In part I of our dietitians-to-be series, we shared resources to help you ace the RDN exam. In part II, we provided tips and tricks directly from practicing dietitians to help you prepare for the test. Once you have those RDN credentials behind your name, we’re here to support you in your venture into private practice! Here are the steps to start taking in order to set up your practice to accept health insurance on behalf of your clients, opening up your doors to more clients as a result.
Since 2015, Healthy Bytes has been empowering dietitians to become an integral part of medical care by connecting them with patients, providers, and payers. In 2020, we’re taking that to the next level.
Introducing: the Healthy Bytes Network.
HIPAA regulations dictate that, as a health care provider working with health insurance companies, you need a National Provider Identifier (NPI) number. These 10-digit numbers are a way for the healthcare sector to identify health professionals consistently and they are publicly searchable.
There are actually two types of NPIs, logically referred to as “Type I” and, yes, “Type II”. Type I NPIs are also sometimes called individual or personal NPIs, while Type II NPIs can be referred to as either organizational or group NPIs.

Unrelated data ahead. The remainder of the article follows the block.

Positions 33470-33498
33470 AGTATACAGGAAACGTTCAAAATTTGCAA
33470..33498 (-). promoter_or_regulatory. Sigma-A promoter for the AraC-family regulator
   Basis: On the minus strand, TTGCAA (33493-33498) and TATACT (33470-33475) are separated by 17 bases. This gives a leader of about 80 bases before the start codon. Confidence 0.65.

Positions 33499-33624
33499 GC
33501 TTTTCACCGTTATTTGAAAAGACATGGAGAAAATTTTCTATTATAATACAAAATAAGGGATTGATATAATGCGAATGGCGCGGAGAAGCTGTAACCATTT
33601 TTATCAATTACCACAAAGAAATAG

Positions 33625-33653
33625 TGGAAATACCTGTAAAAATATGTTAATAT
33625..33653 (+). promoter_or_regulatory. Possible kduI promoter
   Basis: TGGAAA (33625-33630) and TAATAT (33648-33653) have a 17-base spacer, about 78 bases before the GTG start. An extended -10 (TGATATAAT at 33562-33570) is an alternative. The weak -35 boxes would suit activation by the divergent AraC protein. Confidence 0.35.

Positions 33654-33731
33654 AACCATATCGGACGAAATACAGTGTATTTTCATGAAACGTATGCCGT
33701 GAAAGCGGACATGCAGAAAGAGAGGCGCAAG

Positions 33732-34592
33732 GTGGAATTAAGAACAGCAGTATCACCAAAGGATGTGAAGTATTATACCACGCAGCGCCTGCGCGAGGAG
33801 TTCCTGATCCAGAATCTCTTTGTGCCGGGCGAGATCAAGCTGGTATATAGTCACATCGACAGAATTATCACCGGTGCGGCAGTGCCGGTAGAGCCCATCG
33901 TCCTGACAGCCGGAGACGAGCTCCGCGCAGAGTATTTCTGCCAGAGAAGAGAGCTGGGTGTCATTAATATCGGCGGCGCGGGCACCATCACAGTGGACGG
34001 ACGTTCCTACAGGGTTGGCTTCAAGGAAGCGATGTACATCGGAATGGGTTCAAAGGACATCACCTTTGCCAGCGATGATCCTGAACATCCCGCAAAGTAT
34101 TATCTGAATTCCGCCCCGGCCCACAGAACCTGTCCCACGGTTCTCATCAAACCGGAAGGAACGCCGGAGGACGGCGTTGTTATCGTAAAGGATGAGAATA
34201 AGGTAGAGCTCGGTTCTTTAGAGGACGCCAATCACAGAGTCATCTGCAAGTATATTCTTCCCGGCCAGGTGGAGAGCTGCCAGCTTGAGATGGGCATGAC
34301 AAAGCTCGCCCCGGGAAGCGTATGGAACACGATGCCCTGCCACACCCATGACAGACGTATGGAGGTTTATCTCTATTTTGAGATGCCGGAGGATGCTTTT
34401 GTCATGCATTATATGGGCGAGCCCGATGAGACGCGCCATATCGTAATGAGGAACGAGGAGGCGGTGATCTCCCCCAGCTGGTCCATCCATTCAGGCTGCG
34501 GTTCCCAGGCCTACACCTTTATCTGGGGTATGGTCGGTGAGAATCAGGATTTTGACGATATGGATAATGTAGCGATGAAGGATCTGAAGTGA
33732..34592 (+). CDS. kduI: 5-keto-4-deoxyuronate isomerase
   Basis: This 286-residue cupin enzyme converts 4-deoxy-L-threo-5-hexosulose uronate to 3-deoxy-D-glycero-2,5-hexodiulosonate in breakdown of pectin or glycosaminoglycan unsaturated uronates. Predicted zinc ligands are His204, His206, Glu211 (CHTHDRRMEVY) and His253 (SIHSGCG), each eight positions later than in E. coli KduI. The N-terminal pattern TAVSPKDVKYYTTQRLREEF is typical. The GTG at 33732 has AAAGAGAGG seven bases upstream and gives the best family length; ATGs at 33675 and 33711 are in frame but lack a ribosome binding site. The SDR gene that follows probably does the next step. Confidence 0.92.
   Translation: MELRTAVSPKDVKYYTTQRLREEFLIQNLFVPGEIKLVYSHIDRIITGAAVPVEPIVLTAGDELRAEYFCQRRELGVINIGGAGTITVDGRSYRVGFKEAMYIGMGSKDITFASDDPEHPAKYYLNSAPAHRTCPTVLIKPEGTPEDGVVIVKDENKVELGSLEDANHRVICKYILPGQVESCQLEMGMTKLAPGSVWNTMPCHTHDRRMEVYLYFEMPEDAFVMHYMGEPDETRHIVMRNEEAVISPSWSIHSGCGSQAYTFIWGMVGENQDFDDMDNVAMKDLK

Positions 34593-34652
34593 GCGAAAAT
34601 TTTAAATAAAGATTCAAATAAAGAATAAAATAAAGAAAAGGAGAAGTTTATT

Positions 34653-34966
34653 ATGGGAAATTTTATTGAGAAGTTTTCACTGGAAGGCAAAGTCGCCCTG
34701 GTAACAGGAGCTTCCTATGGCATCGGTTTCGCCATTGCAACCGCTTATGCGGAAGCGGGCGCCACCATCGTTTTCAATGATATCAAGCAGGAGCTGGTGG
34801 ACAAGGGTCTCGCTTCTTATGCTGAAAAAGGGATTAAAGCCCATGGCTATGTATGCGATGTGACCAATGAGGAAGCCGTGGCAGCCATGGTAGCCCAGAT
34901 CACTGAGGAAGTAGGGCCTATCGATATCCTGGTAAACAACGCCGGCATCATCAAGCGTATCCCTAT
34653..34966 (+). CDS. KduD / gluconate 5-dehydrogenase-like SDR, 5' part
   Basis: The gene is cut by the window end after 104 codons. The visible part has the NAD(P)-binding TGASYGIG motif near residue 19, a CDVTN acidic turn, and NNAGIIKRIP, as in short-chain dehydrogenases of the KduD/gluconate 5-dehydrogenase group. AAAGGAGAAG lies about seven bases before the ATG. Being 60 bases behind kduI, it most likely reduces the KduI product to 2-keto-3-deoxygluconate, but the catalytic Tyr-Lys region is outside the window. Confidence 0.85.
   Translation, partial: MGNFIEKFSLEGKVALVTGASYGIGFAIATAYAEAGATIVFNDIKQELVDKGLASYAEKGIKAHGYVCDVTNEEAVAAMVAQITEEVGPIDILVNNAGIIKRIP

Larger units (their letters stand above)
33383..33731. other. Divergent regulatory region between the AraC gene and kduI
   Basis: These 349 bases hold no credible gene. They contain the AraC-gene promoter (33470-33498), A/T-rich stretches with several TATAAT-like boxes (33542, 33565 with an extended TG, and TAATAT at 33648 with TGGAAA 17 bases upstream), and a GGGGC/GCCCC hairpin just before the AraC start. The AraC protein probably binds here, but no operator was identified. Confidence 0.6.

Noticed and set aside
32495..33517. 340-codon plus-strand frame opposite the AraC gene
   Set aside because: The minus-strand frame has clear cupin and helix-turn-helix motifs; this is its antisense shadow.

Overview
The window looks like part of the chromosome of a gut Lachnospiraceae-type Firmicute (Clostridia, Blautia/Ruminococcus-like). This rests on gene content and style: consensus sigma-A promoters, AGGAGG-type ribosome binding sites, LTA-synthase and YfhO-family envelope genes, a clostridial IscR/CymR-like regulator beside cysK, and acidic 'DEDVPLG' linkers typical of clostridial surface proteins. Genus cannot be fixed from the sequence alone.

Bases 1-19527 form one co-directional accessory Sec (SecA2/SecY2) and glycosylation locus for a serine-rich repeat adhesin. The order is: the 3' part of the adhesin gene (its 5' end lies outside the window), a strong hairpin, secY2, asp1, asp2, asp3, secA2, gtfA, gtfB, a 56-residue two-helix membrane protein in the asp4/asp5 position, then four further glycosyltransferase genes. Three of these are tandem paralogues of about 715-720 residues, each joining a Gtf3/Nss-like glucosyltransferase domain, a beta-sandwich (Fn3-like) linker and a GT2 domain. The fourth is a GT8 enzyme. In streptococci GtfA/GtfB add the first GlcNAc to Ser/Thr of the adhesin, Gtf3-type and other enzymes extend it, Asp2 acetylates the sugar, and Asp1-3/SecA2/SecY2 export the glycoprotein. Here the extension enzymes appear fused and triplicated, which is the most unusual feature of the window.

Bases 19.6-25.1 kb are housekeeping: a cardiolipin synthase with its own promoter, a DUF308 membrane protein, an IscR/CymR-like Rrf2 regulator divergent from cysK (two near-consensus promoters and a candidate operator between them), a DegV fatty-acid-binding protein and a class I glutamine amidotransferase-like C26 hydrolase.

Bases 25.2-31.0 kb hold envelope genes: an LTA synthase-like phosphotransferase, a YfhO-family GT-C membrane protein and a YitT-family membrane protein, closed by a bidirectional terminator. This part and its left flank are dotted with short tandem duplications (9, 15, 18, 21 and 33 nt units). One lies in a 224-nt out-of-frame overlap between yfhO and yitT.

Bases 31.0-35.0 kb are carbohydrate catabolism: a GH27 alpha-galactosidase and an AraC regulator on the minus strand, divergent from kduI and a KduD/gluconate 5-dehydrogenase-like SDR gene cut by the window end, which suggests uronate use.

The team here at Healthy Bytes is sometimes asked whether, as a non-U.S. citizen, the process of undergoing credentialing and contracting with health insurance companies would be different than undertaking it as a U.S. citizen. While this question may not apply to many of you, there are students and entrepreneurs who hold U.S. visas that allow them temporary residency but not citizenship. How does this impact their ability to accept insurance?
Think about where you conduct the majority of your nutrition counseling visits – are they at your office, an MD’s office, or perhaps your home office? Do you conduct home visits or see clients via telehealth sessions?
Did you know there are approximately 100 different location codes for use when filing claims?